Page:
Robin Hood

Paul Hendy
Evolution Productions
Marlowe Theatre Arena, Canterbury

Robin Hood publicity image

It has been 215 years since Robin Hood made his first pantomime appearance in Merry Sherwood; or, Harlequin Forester. We may not be in Sherwood here, but the Marlowe Theatre Arena in Canterbury provides the unique setting for a show full of pace, wit and energy.

Sid Sloane of CBeebies fame is our hero in a tale where legends are made. Along with his Merry Men, it is outlaw Hood's duty to protect Nottingham from the wicked Sheriff, played by John Thomson.

Thomson makes a wonderful Villain. His Sheriff is conniving, conspiring and delightfully camp, able to summon boos and laughs in an instant. His stand-up background means that any call-out from the audience is dealt with in true panto fashion with a quick witted ad-lib and it is obvious that Thomson has a strong passion for the genre.

This the first time Evolution Productions have produced Robin Hood and Hendy's script is full of the delights of pantomime. With gags galore, comedy features heavily and Ben Langley as Will Scarlett delivers much of this with panache.

An experienced pantomime performer, Langley is everything a Comic should be: friendly, funny and frantic. His facial expressions alone have the audience shrieking with delight and alongside Canterbury legend Dave Lee as Lady Nellie, the two have young and old rolling in the aisles.

This year the Marlowe Theatre Arena pantomime is presented on a thrust stage and due to Hendy's meticulous direction, regardless of where seated, a good view will be had by all. Hendy also ensures that whenever possible the cast mingle with the audience and much fun is had with some giant peas during a slapstick cooking scene.

Alongside the comedy, Robin Hood offers spectacle in the form of an impressive castle, complete with working drawbridge, and breath-taking illusions courtesy of The Twins. Pantomime is a smorgasbord of theatrical genres and it is nice to see so many referenced and incorporated into this production.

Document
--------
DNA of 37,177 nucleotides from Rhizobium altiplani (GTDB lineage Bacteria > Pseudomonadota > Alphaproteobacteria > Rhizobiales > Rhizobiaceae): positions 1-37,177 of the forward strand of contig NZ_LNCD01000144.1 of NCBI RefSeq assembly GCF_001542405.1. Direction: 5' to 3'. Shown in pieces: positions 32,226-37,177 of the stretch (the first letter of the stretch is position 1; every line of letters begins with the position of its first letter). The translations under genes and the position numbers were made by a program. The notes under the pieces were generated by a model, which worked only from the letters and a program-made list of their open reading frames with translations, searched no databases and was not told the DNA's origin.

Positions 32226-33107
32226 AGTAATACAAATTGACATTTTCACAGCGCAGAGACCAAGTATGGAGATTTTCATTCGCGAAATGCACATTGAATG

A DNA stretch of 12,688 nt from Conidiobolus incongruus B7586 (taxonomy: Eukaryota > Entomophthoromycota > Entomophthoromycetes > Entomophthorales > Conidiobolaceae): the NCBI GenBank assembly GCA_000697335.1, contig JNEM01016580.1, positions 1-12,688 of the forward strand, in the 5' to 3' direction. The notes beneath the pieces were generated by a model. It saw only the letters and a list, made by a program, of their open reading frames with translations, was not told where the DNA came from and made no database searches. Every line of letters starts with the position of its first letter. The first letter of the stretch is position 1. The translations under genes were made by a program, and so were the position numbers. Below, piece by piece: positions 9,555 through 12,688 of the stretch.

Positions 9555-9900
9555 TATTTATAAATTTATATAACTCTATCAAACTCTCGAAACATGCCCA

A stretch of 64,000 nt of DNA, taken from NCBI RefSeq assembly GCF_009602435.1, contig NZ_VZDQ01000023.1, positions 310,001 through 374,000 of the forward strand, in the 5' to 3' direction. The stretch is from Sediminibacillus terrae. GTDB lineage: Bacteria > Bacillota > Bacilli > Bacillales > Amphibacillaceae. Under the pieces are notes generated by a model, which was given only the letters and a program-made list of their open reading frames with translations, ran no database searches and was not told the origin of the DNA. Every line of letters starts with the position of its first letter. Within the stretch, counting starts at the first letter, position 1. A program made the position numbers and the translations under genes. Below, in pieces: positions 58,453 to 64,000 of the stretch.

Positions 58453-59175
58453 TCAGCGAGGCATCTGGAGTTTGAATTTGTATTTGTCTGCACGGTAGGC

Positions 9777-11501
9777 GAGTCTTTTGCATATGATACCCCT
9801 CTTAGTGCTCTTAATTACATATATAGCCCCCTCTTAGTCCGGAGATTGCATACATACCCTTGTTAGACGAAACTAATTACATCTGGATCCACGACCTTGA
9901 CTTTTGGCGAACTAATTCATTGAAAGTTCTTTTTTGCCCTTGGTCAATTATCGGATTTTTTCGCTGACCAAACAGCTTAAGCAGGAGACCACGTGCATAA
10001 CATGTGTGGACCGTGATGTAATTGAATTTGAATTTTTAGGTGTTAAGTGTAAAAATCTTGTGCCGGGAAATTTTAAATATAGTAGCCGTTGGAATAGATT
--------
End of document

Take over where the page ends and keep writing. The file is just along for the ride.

The musical numbers, apart from a small blip in 'Bad Guys', are well sung and danced by the talented cast and energetic ensemble. Wide ranging in scope and number, from 'Rocking Robin' to Pink's 'So What' and even 'What You Want' from Legally Blonde, there is something for everyone; however, one song, 'Do You Hear The People Sing?', sticks out like a sore thumb. Although rousing, it is impossible to ignore the musical number's French connotations, especially when flags, all be they English, are waved in the same iconic way as in the musical that celebrates its 25th anniversary this year. The issue here is that 'Do You Hear The People Sing?' acts as Les Misérables' quasi-theme tune and, as it is sung, ghosts of the West End production haunt the stage jarring with the musical number's patriotic function in its new home.

Robin Hood is a wonderful addition to Evolution's portfolio, complete with sword fights, silliness and a strong story. This hand-clapping, toe-tapping, rib-tickling production keeps the magic of pantomime alive for all to enjoy and is the perfect festive treat for the family.

Playing until 9th January 2011.

See Simon's interview with Paul Hendy

Reviewer: Simon Sladen

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